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SPP 469

Title: WAYS OF GETTING A GOVERNMENT PERMIT IN CHINA: STRATEGIES AND THEIR DETERMINANTS
 
Author: Neil Munro
 
Description: Using data from the Asia Barometer nationwide survey in China of 2006, this paper takes as its dependent variable a question on strategies for overcoming delays in obtaining a government permit. When confronted with official obstructions, the modal Chinese response is to wait patiently; use of connections and writing letters of complaint are close rivals, whilst bribery and acting without a permit are marginal strategies. The paper tests theories concerning what influences choice of strategy, including contextual influences and variation at the level of individuals and households. A multinomial logit model is estimated first across all of China and then for urban and rural sub-samples using GDP per capita as a proxy for level of development. In terms of context, rural institutions marginally discourage engagement, and region matters, too, but, contrary to expectations derived from modernization theory, level of development does not influence choice of strategy. In terms of characteristics of individuals and households, generational differences, gender, political values and evaluations of government performance are all important influences. The dependent variable is found to be a useful measure of cultural norms affecting China’s chances of evolving into a modern state.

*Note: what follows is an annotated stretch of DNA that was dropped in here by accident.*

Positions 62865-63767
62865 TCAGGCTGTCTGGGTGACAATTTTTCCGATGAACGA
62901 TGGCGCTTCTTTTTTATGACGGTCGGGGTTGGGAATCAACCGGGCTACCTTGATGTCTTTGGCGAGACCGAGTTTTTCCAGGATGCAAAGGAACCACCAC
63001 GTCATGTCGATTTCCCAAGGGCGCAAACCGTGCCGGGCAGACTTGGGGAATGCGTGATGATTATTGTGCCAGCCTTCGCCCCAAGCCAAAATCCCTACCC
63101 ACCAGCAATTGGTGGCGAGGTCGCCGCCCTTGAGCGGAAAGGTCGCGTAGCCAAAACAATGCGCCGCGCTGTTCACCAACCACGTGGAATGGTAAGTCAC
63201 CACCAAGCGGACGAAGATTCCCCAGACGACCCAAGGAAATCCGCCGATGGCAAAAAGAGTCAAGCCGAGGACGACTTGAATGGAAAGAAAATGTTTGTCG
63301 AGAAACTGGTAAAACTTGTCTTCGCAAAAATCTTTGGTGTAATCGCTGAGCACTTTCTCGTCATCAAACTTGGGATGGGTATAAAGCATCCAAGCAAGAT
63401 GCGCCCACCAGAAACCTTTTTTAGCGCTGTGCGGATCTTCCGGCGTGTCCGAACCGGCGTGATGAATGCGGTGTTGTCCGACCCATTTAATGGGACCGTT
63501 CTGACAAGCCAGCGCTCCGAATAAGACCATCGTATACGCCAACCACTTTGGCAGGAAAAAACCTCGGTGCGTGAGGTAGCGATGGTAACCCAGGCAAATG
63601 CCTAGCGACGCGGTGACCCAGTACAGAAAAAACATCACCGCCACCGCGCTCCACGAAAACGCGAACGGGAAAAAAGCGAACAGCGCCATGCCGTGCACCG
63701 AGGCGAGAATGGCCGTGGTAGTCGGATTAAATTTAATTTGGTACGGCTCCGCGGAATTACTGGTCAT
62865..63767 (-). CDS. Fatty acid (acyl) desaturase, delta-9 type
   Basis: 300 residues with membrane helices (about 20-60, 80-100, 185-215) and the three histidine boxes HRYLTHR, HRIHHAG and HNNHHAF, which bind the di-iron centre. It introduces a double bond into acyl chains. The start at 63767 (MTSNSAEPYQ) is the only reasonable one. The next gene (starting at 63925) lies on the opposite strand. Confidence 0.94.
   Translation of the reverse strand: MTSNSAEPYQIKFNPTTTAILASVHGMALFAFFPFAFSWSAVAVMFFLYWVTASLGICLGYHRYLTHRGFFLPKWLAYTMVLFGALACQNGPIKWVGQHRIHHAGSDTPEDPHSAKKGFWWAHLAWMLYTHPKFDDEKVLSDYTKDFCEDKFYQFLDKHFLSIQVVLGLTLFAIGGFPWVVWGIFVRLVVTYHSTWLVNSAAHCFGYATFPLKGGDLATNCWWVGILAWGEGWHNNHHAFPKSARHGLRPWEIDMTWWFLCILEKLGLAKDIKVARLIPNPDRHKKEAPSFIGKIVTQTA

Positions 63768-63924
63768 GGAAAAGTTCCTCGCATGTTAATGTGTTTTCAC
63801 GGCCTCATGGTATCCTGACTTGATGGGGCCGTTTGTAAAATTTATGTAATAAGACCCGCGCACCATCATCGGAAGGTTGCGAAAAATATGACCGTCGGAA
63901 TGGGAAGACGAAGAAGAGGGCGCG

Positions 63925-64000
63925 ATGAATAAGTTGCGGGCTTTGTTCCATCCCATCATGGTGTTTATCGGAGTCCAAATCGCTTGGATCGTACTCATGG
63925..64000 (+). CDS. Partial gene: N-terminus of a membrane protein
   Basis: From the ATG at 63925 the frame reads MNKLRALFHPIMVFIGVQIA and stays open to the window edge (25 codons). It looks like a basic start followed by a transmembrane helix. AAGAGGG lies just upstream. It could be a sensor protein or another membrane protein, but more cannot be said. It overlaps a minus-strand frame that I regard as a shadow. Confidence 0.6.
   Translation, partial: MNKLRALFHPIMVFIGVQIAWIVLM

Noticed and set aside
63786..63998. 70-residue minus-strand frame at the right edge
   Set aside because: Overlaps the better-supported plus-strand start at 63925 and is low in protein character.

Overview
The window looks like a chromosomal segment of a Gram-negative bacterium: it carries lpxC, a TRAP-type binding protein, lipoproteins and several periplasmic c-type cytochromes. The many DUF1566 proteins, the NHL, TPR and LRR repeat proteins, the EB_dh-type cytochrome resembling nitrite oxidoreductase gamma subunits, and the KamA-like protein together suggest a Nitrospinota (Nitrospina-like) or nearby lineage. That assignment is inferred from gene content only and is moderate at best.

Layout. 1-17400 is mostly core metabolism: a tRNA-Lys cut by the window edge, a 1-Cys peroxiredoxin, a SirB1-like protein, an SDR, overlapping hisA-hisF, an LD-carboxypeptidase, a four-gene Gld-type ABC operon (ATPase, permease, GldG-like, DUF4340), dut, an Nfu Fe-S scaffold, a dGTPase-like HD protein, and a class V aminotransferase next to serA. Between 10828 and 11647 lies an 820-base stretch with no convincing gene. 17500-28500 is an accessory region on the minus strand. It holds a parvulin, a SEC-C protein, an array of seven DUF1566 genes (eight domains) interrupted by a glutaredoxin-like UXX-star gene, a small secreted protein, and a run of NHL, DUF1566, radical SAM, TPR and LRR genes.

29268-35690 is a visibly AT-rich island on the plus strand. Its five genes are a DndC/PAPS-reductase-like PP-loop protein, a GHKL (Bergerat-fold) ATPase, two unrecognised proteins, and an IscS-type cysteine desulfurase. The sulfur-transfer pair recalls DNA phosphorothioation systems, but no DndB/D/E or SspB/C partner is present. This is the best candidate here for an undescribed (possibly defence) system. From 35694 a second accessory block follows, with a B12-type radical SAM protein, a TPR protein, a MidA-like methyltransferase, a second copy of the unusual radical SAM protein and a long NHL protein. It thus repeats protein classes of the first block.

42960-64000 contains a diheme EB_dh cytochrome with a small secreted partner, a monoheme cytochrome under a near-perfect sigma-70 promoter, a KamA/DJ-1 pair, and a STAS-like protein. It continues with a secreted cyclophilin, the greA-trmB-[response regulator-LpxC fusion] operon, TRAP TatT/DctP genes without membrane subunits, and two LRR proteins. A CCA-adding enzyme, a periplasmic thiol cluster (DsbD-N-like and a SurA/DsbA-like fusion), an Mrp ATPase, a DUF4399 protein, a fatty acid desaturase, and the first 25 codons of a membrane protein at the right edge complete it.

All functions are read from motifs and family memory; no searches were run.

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Postal Address:    CSPP Publications, University of Strathclyde, Glasgow, G1 1XQ, UK

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CSPP School of Government & Public Policy U. of Strathclyde Glasgow G1 1XQ Scotland
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